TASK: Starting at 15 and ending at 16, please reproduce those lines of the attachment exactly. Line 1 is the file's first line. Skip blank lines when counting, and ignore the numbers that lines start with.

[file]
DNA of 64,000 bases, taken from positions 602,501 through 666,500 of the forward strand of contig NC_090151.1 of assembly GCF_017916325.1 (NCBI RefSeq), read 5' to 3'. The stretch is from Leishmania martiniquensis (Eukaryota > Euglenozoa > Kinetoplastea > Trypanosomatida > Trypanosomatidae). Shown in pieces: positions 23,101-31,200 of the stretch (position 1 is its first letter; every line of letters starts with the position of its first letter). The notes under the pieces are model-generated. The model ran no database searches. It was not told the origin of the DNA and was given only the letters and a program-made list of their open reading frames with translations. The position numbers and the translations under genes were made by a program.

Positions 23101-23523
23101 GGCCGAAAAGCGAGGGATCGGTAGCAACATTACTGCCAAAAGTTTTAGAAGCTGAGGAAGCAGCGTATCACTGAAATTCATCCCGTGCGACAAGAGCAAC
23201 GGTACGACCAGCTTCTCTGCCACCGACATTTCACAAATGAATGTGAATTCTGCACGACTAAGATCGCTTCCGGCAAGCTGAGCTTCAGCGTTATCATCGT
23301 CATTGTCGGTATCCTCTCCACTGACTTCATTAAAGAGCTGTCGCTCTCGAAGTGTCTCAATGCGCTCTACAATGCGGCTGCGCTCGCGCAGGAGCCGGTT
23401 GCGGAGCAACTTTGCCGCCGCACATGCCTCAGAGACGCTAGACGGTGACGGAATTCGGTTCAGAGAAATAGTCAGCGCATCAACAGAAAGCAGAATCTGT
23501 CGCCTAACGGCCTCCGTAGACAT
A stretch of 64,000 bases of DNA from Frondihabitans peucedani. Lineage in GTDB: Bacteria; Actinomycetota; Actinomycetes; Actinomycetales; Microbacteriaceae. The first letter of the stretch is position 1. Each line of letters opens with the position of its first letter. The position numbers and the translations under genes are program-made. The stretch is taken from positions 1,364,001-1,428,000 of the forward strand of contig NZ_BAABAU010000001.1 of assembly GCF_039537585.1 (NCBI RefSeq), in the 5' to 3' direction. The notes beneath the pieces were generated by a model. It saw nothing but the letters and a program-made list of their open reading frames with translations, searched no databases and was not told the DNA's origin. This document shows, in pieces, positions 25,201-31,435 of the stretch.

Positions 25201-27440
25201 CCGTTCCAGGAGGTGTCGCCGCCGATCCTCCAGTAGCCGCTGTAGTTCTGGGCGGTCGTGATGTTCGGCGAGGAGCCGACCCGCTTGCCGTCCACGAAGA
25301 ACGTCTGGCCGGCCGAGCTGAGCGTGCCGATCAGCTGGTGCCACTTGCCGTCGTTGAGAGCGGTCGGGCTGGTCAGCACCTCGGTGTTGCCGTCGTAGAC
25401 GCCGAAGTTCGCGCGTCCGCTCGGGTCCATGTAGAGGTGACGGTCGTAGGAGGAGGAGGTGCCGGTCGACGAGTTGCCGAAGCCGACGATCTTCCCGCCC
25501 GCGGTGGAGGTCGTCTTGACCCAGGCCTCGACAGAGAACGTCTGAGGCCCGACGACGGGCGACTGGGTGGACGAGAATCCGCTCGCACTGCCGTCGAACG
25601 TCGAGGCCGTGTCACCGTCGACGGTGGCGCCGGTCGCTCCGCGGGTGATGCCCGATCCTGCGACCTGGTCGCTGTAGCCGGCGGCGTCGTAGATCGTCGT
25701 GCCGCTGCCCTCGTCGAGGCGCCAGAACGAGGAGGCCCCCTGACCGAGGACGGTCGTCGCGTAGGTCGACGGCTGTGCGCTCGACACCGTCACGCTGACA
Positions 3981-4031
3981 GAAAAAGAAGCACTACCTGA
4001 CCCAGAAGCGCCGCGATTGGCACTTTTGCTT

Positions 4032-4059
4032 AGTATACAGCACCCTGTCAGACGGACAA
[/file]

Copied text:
25701 GCCGCTGCCCTCGTCGAGGCGCCAGAACGAGGAGGCCCCCTGACCGAGGACGGTCGTCGCGTAGGTCGACGGCTGTGCGCTCGACACCGTCACGCTGACA
Positions 3981-4031